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Brining Shrimp Induction Cooking Thawing & Defrosting

Shrimp purchased defrosted vs frozen saute different, need thawing tips for firmness?


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Shrimp purchased defrosted vs frozen saute different, need thawing tips for firmness?

TheKnottyHooker | Mar 17, 2017 09:43 AM

Hi. I buy shrimp at a few local grocery stores to *saute once in a while. The ones I buy defrosted seem to cook up with a firmer flesh. I don't overcook them but they get this nice firmness and get a very light char on the outer ridge. Definitely not overcooked but a better appearance and overall texture. When I cook them from a bigger bag after defrosting they're tasty but they lack that specific firmness. I'm not sure that firmness is the right word but it feels like it fits. I rest them on paper towels before cooking so they don't stick to the pan and it helps, but I'd like the firmness I get from grocery store defrosted ones without buying pre-defrosted. Especially since the ones at my local store tend to have black spots. I defrost frozen, usually the same night I buy, using a colander and cold running water. I've Googled, but besides the two very not expanded on references to water-logged, I've found nothing. How do grocery stores thaw their shrimp? Should I leave them in the bag? Or put them in cold (not running) water? Shrimp's kinda pricey and a local discount grocery store has a two pound bag (that I remember buying and cooking in the past with that firmness) on sale. I'd really like to buy some for dinner tonight, but I want them to come out perfectly and unfortunately my memory is poor. I just feel like the last few bags I've bought frozen haven't come out as firm. So, tips?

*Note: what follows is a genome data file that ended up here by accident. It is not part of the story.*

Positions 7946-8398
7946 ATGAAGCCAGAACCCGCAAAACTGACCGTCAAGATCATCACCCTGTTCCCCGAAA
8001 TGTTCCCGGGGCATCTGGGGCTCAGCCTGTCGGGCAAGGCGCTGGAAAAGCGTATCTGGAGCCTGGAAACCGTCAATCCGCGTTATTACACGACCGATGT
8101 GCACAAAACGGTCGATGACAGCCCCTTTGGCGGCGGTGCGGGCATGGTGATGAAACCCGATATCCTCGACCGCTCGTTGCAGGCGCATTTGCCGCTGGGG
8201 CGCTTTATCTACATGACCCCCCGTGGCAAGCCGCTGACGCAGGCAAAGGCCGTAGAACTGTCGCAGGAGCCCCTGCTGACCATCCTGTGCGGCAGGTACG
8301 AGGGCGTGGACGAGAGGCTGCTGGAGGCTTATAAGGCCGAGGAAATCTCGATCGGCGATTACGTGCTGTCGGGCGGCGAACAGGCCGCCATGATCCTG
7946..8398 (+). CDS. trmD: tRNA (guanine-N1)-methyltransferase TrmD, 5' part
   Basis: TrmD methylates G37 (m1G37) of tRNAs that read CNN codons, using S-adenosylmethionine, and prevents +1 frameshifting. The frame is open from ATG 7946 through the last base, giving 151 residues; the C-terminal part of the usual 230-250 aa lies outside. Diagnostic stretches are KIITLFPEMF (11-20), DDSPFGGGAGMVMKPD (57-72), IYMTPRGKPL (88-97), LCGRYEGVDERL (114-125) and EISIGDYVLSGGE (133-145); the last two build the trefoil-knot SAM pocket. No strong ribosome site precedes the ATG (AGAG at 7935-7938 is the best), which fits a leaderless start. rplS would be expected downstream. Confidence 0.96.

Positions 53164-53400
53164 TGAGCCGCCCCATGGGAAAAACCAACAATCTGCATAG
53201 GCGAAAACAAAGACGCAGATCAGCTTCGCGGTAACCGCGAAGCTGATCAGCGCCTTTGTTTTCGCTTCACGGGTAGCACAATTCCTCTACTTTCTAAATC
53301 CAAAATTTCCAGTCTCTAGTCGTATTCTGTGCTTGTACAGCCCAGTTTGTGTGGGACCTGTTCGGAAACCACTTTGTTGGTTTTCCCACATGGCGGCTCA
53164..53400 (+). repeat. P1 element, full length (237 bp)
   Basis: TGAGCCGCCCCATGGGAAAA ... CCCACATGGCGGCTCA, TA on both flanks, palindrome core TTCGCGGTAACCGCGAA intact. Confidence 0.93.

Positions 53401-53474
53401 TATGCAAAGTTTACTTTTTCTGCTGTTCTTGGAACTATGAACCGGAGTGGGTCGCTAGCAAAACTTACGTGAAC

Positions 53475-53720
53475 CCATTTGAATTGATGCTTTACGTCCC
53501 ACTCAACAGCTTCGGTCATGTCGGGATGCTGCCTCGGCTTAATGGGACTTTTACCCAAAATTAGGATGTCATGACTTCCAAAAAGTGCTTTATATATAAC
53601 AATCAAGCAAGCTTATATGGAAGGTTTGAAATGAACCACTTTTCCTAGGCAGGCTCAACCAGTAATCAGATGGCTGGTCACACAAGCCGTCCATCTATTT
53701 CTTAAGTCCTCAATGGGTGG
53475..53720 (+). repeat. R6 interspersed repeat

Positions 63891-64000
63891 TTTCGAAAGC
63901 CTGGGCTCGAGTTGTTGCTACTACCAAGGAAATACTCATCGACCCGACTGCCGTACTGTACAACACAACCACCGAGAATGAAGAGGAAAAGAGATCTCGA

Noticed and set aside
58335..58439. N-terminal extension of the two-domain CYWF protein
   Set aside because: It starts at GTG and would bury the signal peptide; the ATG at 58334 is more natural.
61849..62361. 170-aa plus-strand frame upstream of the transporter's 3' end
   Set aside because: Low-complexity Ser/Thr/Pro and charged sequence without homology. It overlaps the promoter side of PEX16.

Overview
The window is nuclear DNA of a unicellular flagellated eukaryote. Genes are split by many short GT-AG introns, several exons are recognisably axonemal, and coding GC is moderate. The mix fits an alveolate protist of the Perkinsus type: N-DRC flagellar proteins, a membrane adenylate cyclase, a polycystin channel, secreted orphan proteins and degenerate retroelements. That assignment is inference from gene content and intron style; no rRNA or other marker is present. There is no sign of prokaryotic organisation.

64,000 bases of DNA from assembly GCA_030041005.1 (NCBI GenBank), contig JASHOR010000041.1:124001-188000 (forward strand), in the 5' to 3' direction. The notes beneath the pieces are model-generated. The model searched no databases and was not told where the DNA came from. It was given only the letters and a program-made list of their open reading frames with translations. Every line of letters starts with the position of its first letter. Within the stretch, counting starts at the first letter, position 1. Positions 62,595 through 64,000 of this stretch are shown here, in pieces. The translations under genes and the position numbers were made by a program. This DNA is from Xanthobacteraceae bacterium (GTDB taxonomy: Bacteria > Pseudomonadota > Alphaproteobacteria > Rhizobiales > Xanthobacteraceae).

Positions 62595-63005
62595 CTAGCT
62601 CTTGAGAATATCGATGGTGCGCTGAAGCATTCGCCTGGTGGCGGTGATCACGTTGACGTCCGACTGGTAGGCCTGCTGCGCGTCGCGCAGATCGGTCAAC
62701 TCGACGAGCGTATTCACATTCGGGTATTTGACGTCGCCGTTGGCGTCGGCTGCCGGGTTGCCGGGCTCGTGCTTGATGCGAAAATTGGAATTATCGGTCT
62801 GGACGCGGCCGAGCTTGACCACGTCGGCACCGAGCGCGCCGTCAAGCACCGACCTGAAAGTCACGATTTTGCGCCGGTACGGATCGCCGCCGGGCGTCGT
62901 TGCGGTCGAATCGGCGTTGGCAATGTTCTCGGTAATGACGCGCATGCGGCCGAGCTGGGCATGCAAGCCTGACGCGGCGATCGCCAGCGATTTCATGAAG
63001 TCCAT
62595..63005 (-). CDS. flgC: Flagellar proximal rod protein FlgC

*Due to heart health concerns I "saute" in just some light cooking spray or a half tablespoon of butter substitute in small batches. (Just enough for one person at a time). I expanded on this term because I know some people don't consider it proper sauteing. Basically a pan on the stove, no added water.

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